In Britain and Ireland, north and south, people often ask me what Labour's bipartisan approach means in practice. Do you and Sir Patrick sit down to plan the way forward? Does John Major call for your advice? The short answer to both is: no.
Labour decided to support the Government over Northern Ireland because its approach was based on agreements with the Irish government put into the Downing Street Declaration (1993) and the Joint Framework Document (1995). Our own policy of unity by consent is one of the options in those documents, which provide a firm basis for a consensus on a balanced settlement that can command the support of both communities. Building that consensus is what we would (and will) try to do, just as the British and Irish governments are trying to do.
Our support is based on principle and common sense. We want to put peace above party politics at Westminster. As the process stumbles on, I become more and more impressed by people's passionate desire for it to work. Even people with no interest in politics want the peace to hold and a just settlement to be reached. As a consequence, frustrations build up with what people see as the politicians' failure to give momentum to the process and to work to deliver an outcome.
I receive calls, letters, petitions and motions calling for faster progress. I understand and identify with these feelings and answer that the best way right now for Labour to help is to prevent the Government - with its knife-edge majority - being driven into the arms of the right and the pro-Unionist wing of the Tory party.
Westminster political arithmetic has so often affected the politics of the island of Ireland: we must do all we can to stop that happening again. But however hard we try, electoral arithmetic and pressures will be central to the agenda. They are put there as much by the media, and the public, as anyone else who wants to end this elaborate pre-general election positioning and get on with electing a government fit to govern.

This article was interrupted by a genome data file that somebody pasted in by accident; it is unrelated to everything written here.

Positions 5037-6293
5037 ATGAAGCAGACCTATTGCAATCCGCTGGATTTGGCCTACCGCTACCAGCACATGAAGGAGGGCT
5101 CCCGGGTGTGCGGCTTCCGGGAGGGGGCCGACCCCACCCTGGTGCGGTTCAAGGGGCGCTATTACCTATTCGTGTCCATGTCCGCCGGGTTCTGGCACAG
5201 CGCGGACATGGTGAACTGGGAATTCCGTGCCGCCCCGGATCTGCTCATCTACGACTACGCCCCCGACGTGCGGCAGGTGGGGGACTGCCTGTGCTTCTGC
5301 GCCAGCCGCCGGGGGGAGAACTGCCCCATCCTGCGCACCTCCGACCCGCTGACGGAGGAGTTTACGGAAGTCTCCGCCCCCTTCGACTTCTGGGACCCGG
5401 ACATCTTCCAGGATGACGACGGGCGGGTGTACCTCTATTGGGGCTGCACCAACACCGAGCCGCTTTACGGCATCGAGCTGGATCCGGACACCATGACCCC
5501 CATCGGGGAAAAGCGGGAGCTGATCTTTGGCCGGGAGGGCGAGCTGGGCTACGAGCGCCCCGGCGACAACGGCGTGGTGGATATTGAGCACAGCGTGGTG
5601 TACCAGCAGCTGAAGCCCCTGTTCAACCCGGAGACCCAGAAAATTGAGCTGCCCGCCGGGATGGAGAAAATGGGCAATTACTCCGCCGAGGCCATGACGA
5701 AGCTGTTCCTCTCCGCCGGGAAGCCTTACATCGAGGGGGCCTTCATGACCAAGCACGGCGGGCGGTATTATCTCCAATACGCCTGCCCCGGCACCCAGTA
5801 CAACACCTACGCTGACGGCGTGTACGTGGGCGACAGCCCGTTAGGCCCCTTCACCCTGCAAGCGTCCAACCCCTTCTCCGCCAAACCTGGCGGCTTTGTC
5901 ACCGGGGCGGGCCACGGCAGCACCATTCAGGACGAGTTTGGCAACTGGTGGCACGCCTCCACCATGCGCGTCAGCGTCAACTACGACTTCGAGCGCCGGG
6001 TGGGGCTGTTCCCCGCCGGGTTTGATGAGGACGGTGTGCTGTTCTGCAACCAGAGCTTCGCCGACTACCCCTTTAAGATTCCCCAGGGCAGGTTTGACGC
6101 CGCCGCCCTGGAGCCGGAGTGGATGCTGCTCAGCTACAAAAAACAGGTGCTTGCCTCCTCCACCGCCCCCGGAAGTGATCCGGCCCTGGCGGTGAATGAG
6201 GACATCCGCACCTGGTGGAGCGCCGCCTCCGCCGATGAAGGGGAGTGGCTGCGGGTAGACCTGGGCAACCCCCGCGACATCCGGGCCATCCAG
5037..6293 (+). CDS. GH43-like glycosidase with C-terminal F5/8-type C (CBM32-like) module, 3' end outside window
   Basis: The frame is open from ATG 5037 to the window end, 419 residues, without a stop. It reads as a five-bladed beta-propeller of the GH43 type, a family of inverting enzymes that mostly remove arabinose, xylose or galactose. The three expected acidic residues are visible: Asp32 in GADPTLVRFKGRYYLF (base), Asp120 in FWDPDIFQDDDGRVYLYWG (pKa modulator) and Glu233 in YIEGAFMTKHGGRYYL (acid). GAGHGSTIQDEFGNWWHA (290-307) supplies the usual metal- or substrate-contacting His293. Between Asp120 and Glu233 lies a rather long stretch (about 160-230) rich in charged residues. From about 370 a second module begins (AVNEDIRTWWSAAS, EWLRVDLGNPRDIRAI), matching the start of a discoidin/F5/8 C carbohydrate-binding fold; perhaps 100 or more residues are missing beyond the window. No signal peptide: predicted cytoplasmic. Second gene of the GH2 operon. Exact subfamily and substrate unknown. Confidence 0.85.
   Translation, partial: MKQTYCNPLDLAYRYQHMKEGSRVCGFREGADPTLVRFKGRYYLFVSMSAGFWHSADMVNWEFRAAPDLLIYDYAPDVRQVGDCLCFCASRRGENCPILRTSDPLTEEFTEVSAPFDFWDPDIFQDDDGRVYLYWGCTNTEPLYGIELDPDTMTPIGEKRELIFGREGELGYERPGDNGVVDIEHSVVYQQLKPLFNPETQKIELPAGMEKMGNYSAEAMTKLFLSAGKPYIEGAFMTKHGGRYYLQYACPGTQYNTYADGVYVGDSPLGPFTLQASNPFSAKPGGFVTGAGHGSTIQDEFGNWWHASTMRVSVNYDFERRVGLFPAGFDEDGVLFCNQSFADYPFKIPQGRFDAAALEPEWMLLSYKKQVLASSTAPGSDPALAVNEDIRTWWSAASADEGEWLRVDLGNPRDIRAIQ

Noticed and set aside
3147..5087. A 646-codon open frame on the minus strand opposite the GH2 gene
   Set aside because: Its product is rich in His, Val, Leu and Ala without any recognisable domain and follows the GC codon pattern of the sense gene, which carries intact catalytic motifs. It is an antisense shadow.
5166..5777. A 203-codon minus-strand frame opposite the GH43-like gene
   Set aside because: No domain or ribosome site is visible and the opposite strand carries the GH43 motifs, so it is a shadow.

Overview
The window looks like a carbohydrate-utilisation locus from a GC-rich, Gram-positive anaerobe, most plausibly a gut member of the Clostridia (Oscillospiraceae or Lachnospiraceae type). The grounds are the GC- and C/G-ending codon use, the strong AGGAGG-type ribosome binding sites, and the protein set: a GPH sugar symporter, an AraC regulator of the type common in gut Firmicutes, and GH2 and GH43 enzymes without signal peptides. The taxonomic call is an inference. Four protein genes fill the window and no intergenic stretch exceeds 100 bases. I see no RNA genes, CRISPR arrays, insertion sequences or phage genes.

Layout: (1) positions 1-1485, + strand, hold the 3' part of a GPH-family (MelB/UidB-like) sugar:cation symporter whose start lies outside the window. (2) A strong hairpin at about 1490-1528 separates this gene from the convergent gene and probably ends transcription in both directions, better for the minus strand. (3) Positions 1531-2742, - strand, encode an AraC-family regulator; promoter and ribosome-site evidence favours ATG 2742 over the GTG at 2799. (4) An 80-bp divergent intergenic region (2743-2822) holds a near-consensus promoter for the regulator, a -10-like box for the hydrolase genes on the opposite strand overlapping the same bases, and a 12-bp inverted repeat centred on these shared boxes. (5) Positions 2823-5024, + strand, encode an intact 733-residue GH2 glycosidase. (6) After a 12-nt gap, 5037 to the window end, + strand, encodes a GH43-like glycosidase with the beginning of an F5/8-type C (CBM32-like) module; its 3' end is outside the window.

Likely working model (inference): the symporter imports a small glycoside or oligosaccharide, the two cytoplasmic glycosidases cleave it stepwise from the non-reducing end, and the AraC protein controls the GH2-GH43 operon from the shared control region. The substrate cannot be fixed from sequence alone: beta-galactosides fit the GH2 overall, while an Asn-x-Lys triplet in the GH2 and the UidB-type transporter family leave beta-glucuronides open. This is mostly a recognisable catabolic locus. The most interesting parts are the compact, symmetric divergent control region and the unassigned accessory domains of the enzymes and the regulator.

Bipartisan support means putting peace above party interest, but it does not and has not meant acquiescence to whatever the Government says or does. We have had our differences with the Government over the past 18 months. We want - and would have made - more progress on areas such as: protecting the basic rights of both traditions; a proper strategy for training and economic development; and fair employment and fair treatment guarantees for both public and private sectors. We have argued for the transfer or prisoners to Ireland, north and south, to ease family contact, and we have proposed changes to improve community identification with policing in Northern Ireland.
These proposals have come with constructive and critical support. We have not shouted about our differences because that would signal to the parties and people in the discussion: "Don't bother with the Tories, procrastinate and wait for a Labour government." Such a stance would be irresponsible, dishonest and damaging to the peace process.
This is a deeply sensitive period in Northern Ireland. Against the volatile backdrop of the parades and marches, it is crucial that the various mechanisms to make talks happen are put in place. Elections in Northern Ireland are part of the process and the Government wants and needs to pass the legislation to make them possible. We will not stand in the way of that legislation.
But the elections are part of a package. We are calling for the details of the other key elements - the role the elected forum would play and the ground rules for the negotiations - to be published alongside the Bill for the elections. This is essential, first, to let the parties see the whole package, to be reassured where necessary and to see what's in it for them and, second, to prevent support for the elections being adversely affected by a lack of knowledge about the rest of the package on offer.
Publishing all parts of the package together would let all the parties know what they are buying into and bring us closer to the objective that we all share - an inclusive and meaningful process of negotiations covering all relationships, which starts on 10 June with all the eligible parties present.
The writer is Labour's shadow Northern Ireland secretary.